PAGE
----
At the same time, my younger daughter was getting married!  After being engaged for over a year, everything had been planned - the venue paid for; the dress was made, altered, paid for and hanging in one of my spare closets; the crafts were completed; the guests had all RSVPed; and I had the flowers growing in my garden!

One very grave situation and one very sentimental situation - both not boding well for calm, cool, collected me.  Hah! Tranquilizer, anyone?  One night as I was trying to get to sleep, I finally resorted to an Atavan because I couldn't decide if I should laugh or cry.  Much as I was thrilled for my daughter, I was equally worried about Lorne and disappointed that he couldn't share the big day with us all.

Anyway, thought I'd type this up early just in case any emergencies arise this coming week.  In brief, Lorne is home, but not a happy camper and daughter is in Whistler on her honeymoon.  So I'm still a bit concerned about Lorne's health and getting my car back in one piece on Friday.  I put together a slideshow showing the gazebo and gardens at Kirkland House where daughter got married and then added some more shots of various gardens, gates and gazebos I've photographed in the past.  Music is "Can You Feel the Love Tonight?" from The Lion King. Hope you enjoy it.
Click to play this Smilebox slideshow
Hopefully, I'll have some actual wedding photos to show you soon but in the meantime, we must remember to thanks the gorgeous Denise Nesbitt, the creator of ABC Wednesday, and the gallant Roger, our administrator.  Also, great thanks to the team who assist by gallivanting over to contributors' posts to give generous commentaries.

PS:  Good thing I did this last week, as there was an emergency!  Lorne ended up back in the hospital very very sick with jaundice!  He is still there today (Sunday) and waiting for an ultrasound after having had a CT scan.  Blood tests are not good so we are both waiting to find out what's going on.  Prayers gratefully accepted. 

Monday, August 19, 2013


I don't have much energy today, so am just putting up a brief post and a few photos of the fountain and surroundings at our Municipal Hall.  There's a beautiful but small park area with a pond full of lily pads, turtles, water fowl, and, of course, the feature is the fountain.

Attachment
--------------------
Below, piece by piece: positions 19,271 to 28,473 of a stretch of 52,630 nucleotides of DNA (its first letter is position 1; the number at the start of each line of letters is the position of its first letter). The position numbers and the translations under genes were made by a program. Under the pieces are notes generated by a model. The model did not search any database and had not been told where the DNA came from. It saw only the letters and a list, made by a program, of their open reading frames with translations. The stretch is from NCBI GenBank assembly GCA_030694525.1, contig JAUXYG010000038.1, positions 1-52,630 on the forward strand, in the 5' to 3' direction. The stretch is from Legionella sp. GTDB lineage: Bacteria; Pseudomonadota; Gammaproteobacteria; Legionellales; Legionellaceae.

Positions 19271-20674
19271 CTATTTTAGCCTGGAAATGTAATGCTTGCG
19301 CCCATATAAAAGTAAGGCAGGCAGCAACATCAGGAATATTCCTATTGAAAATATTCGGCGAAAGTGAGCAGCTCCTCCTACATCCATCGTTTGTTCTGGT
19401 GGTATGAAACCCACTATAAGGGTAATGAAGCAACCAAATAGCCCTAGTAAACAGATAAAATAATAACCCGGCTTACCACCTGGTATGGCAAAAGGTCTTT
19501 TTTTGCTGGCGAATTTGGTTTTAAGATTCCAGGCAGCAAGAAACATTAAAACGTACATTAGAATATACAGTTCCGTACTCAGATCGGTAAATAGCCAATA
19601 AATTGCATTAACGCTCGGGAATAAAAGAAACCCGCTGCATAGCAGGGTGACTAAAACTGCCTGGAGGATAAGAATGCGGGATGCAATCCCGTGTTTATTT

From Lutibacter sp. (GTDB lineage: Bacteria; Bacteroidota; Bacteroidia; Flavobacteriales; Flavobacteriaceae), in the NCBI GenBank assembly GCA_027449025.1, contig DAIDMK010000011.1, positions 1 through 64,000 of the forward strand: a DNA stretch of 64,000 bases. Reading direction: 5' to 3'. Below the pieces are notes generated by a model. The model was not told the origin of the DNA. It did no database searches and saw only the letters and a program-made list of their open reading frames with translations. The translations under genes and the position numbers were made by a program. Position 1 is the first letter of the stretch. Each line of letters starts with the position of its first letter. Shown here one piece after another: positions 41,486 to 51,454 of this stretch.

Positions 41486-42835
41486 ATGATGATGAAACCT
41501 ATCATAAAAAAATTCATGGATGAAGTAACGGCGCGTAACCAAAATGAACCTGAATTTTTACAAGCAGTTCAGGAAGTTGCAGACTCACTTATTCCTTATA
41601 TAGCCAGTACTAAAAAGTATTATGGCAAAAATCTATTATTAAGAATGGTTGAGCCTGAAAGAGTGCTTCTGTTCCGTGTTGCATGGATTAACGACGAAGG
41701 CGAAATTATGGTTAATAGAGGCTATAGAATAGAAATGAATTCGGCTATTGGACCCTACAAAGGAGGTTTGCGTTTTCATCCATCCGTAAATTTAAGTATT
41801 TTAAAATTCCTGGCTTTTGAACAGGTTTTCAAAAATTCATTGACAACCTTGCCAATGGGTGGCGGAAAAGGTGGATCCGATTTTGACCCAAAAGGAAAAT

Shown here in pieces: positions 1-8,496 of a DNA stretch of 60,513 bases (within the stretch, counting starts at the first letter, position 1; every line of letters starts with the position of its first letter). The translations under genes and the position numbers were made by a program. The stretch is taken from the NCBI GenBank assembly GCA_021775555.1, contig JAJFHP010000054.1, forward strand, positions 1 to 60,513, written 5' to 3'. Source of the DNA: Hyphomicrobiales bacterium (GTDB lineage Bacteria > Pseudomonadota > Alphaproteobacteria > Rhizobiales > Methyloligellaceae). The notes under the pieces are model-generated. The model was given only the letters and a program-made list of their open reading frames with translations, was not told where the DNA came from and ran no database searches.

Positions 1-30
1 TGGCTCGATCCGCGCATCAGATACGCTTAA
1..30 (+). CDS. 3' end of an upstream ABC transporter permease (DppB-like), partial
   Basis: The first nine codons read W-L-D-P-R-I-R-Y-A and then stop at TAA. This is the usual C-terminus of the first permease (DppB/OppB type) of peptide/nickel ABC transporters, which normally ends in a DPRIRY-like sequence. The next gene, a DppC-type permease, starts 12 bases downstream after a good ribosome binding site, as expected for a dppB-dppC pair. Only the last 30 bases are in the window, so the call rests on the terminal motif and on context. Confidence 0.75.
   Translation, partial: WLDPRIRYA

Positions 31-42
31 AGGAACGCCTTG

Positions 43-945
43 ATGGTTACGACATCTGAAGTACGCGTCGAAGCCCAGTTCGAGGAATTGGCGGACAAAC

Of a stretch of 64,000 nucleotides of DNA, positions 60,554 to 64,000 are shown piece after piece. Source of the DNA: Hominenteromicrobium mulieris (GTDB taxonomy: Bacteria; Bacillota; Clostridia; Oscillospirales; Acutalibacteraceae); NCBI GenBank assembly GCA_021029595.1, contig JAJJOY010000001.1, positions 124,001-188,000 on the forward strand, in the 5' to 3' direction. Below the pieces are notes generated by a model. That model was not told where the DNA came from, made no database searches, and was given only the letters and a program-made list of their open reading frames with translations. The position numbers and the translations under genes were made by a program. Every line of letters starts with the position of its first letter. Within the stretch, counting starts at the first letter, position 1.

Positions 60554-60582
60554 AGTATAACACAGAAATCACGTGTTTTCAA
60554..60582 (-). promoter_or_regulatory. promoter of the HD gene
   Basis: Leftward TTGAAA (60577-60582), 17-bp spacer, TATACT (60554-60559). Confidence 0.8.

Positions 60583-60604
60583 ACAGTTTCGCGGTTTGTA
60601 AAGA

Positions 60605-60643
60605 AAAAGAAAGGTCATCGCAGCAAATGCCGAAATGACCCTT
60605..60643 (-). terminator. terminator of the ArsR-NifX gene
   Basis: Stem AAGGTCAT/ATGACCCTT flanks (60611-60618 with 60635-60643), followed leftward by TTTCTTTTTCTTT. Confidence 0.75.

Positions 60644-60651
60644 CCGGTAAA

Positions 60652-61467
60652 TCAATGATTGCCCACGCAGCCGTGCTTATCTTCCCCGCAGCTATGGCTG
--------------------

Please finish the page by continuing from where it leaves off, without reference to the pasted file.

Update on life currently is that Lorne made it through his liver surgery and we await the pathology report on tenterhooks.  Hopefully, he won't need more chemo.  Also, younger daughter got married on Sunday and is away on her honeymoon right now.  They're spending a few days at the world famous Whistler.  You can just imagine why I'm so faint from all the activities lately and sometimes not sure whether to laugh or cry.

If you click on the first photo, they'll come up on another page so you can view them better.  Your choice, of course.

Flowery thanks go as usual to the fantastic Mrs. Nesbitt, the creator of ABC Wednesday, and to the fabulous Roger, our administrator.  Also, thanks to the fearless team of contributors who faithfully visit every participant every week in order to give them feedback.  Have a fun fun fun week, everyone!

Tuesday, August 13, 2013


      Welcome to lucky Round 13 of ABC Wednesday, the brainchild of the elegant and exquisite Denise who has appointed the earnest and educated Roger as her administrator. Thanks also to their eager and edifying team of assistants who visit everyone each week to give eternal and edifying praise to all the contributors. And now, on with my show:
     Echinacea is a very popular herb, especially for the treatment of flu and colds. It is a genus of herbaceous flowering plants in the daisy family - Asteraceae. It is also known as the American coneflower.  It was commonly used by Native Americans for hundreds of years before the arrival of European explorers, settlers and colonizers. It is common to eastern and central North America and thrives in moist to dry prairies and open woodlands.  By the early 1800s echinacea became a popular herbal remedy among those who had settled in the USA, and soon became commonly used in Europe as well. It became much more popular after research was carried out on it in Germany in the 1920s. (paraphrased from http://www.medicalnewstoday.com/articles/252684.php)